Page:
Holly Badman moved to Galveston from The Woodlands three years ago to be closer to the water and spend less time sitting in traffic.
After renting for two years, the 10th-grade English teacher at Ball High School started looking at houses to buy. But on her salary, and with student loans to pay off, the options were very limited, she said.
She faced a dilemma: keep “throwing away money on rent,” move to the mainland and increase her commute, or get creative, she said. She took the third option.
Badman purchased an RV. About $900 a month pays her rent at an RV resort on Galveston’s West End and her bank note, she said. The space is smaller, but also cheaper than the $1,100 she was paying for an apartment on 45th Street, she said.
“I hate to say that I settled for my housing, but at least I’m by the beach,” Badman said.
Badman’s experience mirrors that of many middle-income island residents looking for homes in an increasingly expensive housing market that has many feeling wages haven’t kept pace with the cost of living.
“The salaries here aren’t comparable to the housing, but I love it here,” Badman said.
Some efforts are underway to increase the availability of affordable housing on the island, although the number of available houses and other units is small.
Galveston home values have climbed, particularly in the past five years, said Andrea Sunseri, a Realtor for Sand ‘N Sea Properties with 40 years of experience on the island.
For instance, the median selling price in 2017 was $255,000 compared with $235,000 in 2016, a 9 percent rise, according to data collected by Sand ‘N Sea Properties. Median refers to the price in the middle, meaning exactly half of homes listed are above that price and exactly half are below.
In Galveston County, the median sales price for houses sold in January was $213,450, compared to the $135,000 median price in January 2011, according to the Texas A&M University Real Estate Center.
Nationally, the median home price is closer to $200,000, according to Zillow, an online service that collects real-estate market information.
People are attracted to living on the island and prices are naturally higher in coastal communities, Sunseri said. Buyers also seem to have noticed improvements and investments being made on the island that make it a nice place to live, she said.
Those are positive changes for the community, she said.
But there’s a downside for new home buyers trying to get into the market, she said. It’s increasingly difficult to find houses listed below $200,000, she said.
“We need housing in between $150,000 and $200,000, but what you see are things that need so much work to them and people don’t have the funds for those renovations,” Sunseri said.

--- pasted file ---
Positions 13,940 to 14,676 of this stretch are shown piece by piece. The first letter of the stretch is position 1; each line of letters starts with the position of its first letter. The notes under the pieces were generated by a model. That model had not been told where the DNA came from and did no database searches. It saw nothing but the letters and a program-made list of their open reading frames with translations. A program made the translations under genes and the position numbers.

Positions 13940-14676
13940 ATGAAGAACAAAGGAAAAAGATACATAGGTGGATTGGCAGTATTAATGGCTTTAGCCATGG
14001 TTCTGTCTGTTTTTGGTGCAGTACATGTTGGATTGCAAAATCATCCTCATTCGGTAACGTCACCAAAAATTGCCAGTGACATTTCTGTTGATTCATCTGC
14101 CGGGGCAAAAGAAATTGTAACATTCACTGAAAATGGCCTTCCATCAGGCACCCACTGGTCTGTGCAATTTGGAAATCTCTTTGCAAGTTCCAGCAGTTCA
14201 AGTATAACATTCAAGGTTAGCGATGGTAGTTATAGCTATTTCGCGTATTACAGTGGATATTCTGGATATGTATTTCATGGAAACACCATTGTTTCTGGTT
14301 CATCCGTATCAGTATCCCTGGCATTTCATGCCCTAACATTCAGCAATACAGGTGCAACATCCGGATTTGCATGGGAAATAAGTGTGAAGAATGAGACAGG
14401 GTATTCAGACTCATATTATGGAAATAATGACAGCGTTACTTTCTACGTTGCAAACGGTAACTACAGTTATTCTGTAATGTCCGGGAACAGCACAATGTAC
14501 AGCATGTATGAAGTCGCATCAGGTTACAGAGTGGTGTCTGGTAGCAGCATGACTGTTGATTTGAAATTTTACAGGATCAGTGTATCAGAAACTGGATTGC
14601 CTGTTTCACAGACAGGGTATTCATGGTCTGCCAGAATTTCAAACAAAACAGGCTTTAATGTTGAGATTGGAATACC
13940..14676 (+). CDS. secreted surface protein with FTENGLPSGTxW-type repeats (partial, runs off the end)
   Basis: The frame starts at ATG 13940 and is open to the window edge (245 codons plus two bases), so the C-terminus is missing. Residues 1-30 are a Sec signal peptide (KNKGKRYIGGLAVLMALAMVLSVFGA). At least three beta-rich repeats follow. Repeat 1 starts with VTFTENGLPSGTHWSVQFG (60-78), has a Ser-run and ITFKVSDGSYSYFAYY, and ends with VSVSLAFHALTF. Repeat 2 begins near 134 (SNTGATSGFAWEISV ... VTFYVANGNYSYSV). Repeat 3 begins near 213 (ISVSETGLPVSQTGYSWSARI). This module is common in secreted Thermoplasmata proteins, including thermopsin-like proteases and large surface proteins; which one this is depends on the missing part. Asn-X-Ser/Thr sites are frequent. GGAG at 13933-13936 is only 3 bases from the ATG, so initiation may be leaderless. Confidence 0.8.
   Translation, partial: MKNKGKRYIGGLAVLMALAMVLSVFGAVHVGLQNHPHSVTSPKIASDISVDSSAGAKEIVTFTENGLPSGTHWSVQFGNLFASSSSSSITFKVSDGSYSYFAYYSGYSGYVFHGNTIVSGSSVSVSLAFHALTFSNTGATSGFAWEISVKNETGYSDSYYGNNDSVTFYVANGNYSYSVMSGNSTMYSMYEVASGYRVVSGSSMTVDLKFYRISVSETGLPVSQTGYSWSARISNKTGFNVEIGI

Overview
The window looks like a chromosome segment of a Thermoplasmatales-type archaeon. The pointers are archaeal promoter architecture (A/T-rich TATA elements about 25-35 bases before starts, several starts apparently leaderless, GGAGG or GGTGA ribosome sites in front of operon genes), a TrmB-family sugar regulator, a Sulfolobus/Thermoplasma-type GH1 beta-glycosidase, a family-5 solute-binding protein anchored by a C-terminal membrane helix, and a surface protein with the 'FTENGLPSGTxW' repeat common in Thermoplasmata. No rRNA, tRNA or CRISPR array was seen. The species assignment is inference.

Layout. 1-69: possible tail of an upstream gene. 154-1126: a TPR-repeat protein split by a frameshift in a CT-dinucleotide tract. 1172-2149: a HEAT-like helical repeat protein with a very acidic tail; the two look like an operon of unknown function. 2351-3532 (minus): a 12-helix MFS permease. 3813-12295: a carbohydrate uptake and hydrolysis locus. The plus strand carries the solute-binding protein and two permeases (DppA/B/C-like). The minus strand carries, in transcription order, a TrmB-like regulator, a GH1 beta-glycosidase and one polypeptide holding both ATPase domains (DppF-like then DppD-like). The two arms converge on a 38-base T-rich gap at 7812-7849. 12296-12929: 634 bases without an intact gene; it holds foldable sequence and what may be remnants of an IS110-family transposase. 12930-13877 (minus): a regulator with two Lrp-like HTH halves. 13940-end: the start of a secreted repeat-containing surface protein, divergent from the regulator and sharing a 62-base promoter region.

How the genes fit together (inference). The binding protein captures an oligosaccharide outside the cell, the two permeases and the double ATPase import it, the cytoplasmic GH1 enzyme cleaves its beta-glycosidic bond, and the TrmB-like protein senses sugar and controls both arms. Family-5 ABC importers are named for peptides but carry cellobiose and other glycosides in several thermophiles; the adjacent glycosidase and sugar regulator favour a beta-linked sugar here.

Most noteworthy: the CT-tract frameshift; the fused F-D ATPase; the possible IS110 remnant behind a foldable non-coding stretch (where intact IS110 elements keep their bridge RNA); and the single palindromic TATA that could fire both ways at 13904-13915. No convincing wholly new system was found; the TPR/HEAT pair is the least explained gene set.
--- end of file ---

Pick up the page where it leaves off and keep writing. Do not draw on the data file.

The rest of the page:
There are houses for sale for less than $120,000, but they tend to need a lot of work, she said.
During Badman’s housing searches, she would find condos for less than $100,000 that appeared in her price range, she said. But once wind and flood insurance were added on, as well as homeowner association fees, the condos became out of reach, she said.
It’s not that the housing is more expensive than The Woodlands or Houston, but the salaries don’t reflect the costs, Badman said.
“The salaries on the island aren’t comparable to Houston or even Clear Creek,” Badman said.
Jeff Murdock, president of the Galveston Municipal Police Association, rents on the island, but feels increasingly “priced out,” he said.
“The taxes and insurance are extremely high, and in itself is cost prohibitive,” Murdock said.
Rising housing costs — including the sale price and insurance — have, over the years, driven some island workers out of the community in search of larger inventory of newer construction and cheaper rents, said Patricia Bolton-Legg, president of the Galveston Housing Corporation board.
The corporation has tried to increase the stock of moderately priced homes on the island by building and selling homes below local market value, she said. Earlier this month, the group had a tour of five homes it’s building on 34th and Winnie streets.
Once completed, the homes will be eligible for sale to families with a household income between $31,746 and $57,200 annually, according to the corporation.
For lower income workers, including hourly workers in the island’s tourism industry, the housing market is even more challenging, said Ted Hanley, the executive director of The Jesse Tree and a longtime social services worker.
Along with real estate costs, residents have anecdotally noted increases in monthly costs for rental properties. And rooms or small inexpensive apartments are difficult to find for temporary and seasonal workers in the tourism and seafaring community, Hanley said.
The challenges of finding inexpensive places to rent, seasonally or year-round, has historically been an issue, Hanley said.
But increasingly, those difficulties also extend to people and families who earn wages closer to what is considered middle income, said Steve McIntyre, an organizer of the annual Living Wage Conference hosted in Galveston.
“It’s now harder for middle-income folks to find a decent house on the island,” McIntyre said.
A rule of thumb provided by the federal housing department is to keep rent costs less than a third of a person’s monthly income, McIntyre said.
The median household income in Galveston averaged between 2012 and 2016 was about $42,000 a year, according to the U.S. Census Bureau. The rule of thumb for home buying is closer to two-and-a-half times a person’s annual income to have extra money available for costly repairs and taxes, according to the housing department.
“How many houses are for rent or for sale at those prices?” McIntyre said. “The spectrum and market is changing.”